Going, going, gone ... green
Two mavericks continue their attempts to undermine the fight to forge a united working class challenge to Blair, based on the success of the London Socialist Alliance. Peter Tatchell wants the LSA to subordinate itself to the Green Party, while Nick Long, the Socialist Party's main ally in its anti-LSA obstructionism in Lewisham and Greenwich, now places himself outside the socialist alliance camp. We publish their separate statements Reds and greens
On the list section of the London Assembly vote on May 4, reds and greens won a combined 16.41% of the poll a sixth of the total turnout and nearly two percent more than the Liberal Democrats. The Green Party polled 11.08%, and 5.33% was won by the London Socialist Alliance, myself (standing on a green-left platform), the Campaign Against Tube Privatisation, the Socialist Labour Party and the Communist Party of Britain.
If all those votes could be united together in a broad electoral alliance, the green-left would be the third force in London (and possibly English) politics - pushing the Liberal Democrats into fourth place. There are two lessons to be learnt from the London election. First: when we are divided, the left is weak. Unity is strength! Second: a radical, broad-based political alliance to the left of Labour is electorally viable and can win seats.
Looking to the future, the priority must be the construction of a comprehensive, inclusive alliance of radical, left, alternative and green political forces including single-issue campaigns and groups representing minority communities along the lines of the successful Alliance 90 coalition in Berlin.
The Alliance 90 model is instructive and inspiring. It did not call itself socialist, although socialist-inspired parties and policies were central to its organisation and programme. It won seats precisely because it reached out and united nearly all radical political movements, including many greens and others who did not traditionally identify with the left. This open, inclusive approach got electoral results.
In the UK, the creation of a red-green alliance will likewise only succeed if the radical left is willing to give up vanguardist, hegemonic politics and dare to enter an alliance of equals. This means broadening its 'pure' socialist agenda and sharing power with other progressive political forces outside the orbit of the orthodox left, such as roads protesters, campaigners for the legalisation of cannabis, anti-GM food activists, and organisations fighting on behalf of women, the elderly, lesbians and gay men, black people, and the disabled.
In particular, there can be no successful green-left alliance without the involvement of the Green Party which, in the London election, did more than twice as well as all the radical left forces combined. Are left groupings like the LSA willing to work with the Green Party in spirit of genuine partnership? Or are they prepared to cooperate only if the Greens enter an alliance on the LSA's terms and if they conform to its agenda?
This is a very pertinent question because, on the basis of the May 4 poll result, the Green Party can arguably claim to be the major radical/progressive force in London - and perhaps England. The left has no political or moral authority to ignore the Greens - let alone subsume them within a left-dominated alliance.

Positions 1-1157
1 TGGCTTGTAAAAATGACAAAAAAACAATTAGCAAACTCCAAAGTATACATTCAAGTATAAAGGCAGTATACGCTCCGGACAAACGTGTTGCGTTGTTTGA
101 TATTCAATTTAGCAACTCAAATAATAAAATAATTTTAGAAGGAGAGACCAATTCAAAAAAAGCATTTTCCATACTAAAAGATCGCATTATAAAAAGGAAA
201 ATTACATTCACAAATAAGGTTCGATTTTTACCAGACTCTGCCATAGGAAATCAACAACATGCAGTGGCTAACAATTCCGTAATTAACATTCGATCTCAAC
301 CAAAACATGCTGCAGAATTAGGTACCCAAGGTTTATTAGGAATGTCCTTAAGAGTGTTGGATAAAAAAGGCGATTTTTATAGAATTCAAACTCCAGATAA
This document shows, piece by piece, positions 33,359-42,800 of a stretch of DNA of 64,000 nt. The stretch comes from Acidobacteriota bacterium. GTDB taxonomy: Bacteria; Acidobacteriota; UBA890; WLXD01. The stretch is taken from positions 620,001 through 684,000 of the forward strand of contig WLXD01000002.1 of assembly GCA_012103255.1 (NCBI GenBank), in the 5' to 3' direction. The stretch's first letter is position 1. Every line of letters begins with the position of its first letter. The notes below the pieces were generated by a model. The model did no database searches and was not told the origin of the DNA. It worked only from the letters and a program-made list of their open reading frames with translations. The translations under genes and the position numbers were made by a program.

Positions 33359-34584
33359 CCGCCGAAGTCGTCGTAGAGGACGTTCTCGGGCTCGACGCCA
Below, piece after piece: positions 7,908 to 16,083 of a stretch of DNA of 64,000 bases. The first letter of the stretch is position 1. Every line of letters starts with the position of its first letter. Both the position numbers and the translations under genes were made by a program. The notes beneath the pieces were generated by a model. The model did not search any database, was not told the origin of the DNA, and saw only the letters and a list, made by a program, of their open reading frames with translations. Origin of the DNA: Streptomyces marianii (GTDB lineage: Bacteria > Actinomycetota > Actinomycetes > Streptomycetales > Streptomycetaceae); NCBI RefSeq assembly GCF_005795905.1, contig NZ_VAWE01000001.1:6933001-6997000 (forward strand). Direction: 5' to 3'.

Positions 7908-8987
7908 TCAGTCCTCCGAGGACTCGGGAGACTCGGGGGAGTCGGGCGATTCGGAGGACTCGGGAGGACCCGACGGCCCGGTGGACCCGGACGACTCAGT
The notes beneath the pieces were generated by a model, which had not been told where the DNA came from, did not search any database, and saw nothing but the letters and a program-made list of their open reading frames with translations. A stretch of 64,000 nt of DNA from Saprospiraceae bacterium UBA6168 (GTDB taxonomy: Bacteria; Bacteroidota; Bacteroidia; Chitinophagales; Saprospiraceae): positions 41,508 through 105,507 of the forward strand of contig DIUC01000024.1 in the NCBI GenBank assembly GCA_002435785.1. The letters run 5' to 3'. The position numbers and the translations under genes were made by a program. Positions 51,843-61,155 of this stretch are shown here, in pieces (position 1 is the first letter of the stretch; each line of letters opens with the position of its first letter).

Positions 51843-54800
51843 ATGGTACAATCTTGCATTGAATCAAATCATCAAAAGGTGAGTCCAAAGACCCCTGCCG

What is to be done? Is the LSA prepared to give up a bit of its power and autonomy to be a part of a bigger, broader alliance? Including not just the Green Party, but also single-issue pressure groups and minority community movements? Or does the LSA see itself as the alliance, to which everyone else must subscribe? I hope not, because that would result in the continuing fragmentation and marginalisation of the left and other progressive political movements.
The London election has shown that reds and greens united could be the third force in London and English politics. But that will only happen if all the constituent organisations are prepared to give up a bit of their sovereignty, work together in an alliance of equals, and promote a political agenda that is broader and more inclusive than that of the traditional left.
Bright red tomato
Following discussion with a number of leading Independent Labour Network activists, local independent socialists and Green Socialist supporters, community socialist and local trade unionist. Nick Long is to make a green socialist intervention in Lewisham West at the next general election.
Nick will be standing on an 'Independent Labour/Green Socialist' ticket.
Nick will be raising concerns about the local waste-burning plant, support for home zones, traffic-calmed streets, a programme of community and public works, support for asylum seekers, abolition of the monarchy, defence of allotments, more cycle routes, support for credit unions and local trading exchange schemes, decriminalisation of soft drugs and supporting those calling for a broad new party of the left which is both red and green and much more!
Nick will be supporting local tenants campaigning to fight off proposals to sell their homes, users of the local leisure centre fighting closure and those campaigning against privatisation of local services.
Nick is adopting a bright red tomato with a large green stalk as his campaign symbol! Those who want to see develop a socialist politics which is more than a regrouping of the revolutionary left and who want to see the Socialist Alliance develop a community and green perspective are welcome.